Getting married? Important financial steps to take before the big day


Getting married? Important financial steps to take before the big day

He finally asked, you finally said yes. Now the time has come to start planning your future together, starting with your wedding. However, there are some financial steps you need to take before you get married to ensure that both of your futures are sound for every eventuality.

Being financially prepared might not sound romantic but it is a vital step to take on your journey to a better life together. Outlined below are some important financial steps to take before your wedding day.


Talk about and take out life insurance

If you are young and healthy, you might not think about getting life insurance, but it is vital to have if anyone does or possibly will rely on you financially. It is not expensive, with companies such as African Unity Life (AUL) offering affordable packages for all incomes.

Taking out life insurance in South Africa involves having to take a medical exam to see how healthy you are and to ascertain if you have any underlying conditions that may or may not be covered. You will need to speak about what to do should one of you die, including where the money for the funeral arrangements will be coming from. African Unity Life limited offers a lump sum payment upon death, as life insurance companies know that a funeral can become highly expensive.


Prioritise shared financial goals

You will need to talk to your partner about their financial goals in order to prioritise ones that you both share. Your future husband might want to retire early, which means that you will both need to make sacrifices by spending less and saving more.

You may want to explore a freelancing career, meaning that the same sacrifices will need to be made. An easy way to begin this discussion is for each partner to list their goals and financial worries from most important to least important. This will help you to see where your goals meet and what to prioritise with your shared finances. Be sure to set realistic goals, such as purchasing a house in five years.


Show and tell about all of your debts

It is vital to enter into a marriage with all debts clearly laid out on the table. If you are not prepared to be honest about your financial situation, your partner might be wary of sharing their with you, causing friction and unhappiness before the big day.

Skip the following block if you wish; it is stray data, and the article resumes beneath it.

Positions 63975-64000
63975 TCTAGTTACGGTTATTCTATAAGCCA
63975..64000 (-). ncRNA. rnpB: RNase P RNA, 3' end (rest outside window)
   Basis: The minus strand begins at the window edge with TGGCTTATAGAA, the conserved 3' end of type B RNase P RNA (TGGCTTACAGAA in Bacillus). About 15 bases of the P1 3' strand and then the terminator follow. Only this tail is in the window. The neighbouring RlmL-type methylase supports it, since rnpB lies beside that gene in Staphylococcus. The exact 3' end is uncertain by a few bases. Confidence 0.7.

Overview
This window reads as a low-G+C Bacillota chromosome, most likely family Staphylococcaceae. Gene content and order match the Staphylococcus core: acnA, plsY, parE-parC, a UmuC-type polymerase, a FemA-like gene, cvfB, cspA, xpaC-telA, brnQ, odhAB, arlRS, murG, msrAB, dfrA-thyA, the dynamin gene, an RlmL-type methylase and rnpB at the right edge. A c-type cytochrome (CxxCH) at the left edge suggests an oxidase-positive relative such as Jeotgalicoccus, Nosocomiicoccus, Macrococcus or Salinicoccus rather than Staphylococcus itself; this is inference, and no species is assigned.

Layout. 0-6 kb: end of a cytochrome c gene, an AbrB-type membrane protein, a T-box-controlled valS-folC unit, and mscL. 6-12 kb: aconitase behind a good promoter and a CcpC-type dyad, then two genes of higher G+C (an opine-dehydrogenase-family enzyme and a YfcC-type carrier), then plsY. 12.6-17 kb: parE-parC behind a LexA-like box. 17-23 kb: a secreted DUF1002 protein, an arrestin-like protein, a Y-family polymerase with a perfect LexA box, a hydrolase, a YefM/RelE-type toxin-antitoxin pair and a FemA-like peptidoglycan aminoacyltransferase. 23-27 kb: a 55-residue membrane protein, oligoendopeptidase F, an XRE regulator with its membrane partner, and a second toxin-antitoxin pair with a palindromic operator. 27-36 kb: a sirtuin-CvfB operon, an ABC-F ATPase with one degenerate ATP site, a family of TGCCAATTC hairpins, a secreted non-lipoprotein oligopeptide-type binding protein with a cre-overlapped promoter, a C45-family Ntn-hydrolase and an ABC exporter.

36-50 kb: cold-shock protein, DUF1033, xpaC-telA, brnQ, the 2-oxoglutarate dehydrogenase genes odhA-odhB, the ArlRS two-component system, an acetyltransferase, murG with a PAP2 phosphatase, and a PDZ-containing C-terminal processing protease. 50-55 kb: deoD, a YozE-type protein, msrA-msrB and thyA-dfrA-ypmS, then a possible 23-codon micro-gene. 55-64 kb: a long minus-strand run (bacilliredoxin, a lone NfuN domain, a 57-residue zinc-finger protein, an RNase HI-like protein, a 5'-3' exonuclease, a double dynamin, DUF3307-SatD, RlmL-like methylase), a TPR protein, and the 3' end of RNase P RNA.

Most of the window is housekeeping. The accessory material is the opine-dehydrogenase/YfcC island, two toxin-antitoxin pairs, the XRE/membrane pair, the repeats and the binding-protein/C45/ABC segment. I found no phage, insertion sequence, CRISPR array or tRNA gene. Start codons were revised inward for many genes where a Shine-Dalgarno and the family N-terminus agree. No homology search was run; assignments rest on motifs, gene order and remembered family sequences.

You will need to show them last year’s tax return, your current credit report, your payslip and all statements including loan statements. It might seem unnecessary to show them all of these reports, but once you both know where the other stands financially, you will better be able to plan your futures together. You should also have an honest discussion about each of your spending habits and how these could impact planning for the future, especially if one of you is more liberal with their credit card than the other.


Joint or separate accounts

When it comes to cash flow in the marriage, the options usually come down to choosing between joint or separate accounts. This is based on spending and financial goals.

  • Joint account: A joint account is arguably the most transparent way to organise your money. Both partners are aware of all incoming and outgoing funds. All bills will be paid from one checking account and all future goals would be funded from this account.


  • Separate accounts: You will both keep your separate accounts, but designate specific financial obligations to each spouse, such as paying the rent or buying groceries. Credit cards and car loans will be paid off separately, but may not work if you have house payments t be made on a house that has both of your names on the mortgage.

If one of you spends more than the other, it might be an idea to opt for separate accounts to avoid both of you entering into unnecessary debt.


Build an emergency fund

Many couples, especially if they are young, are caught up in the romance of a wedding or a marriage. While this is an exciting time, you do need to be conscious of the fact that life can throw curve balls at any time. This makes having an emergency fund essential to your financial well-being.

Build up a cash reserve that you can tap into when times get rough, such as a car accident, a burst geyser or a break in. It might not be pleasant to think about while you are planning your big day, but being financially prepared will help you to have a stable marriage. Your emergency fund should be something you contribute to on a monthly basis, keeping your emergency fund going so it has enough money to cover any eventuality.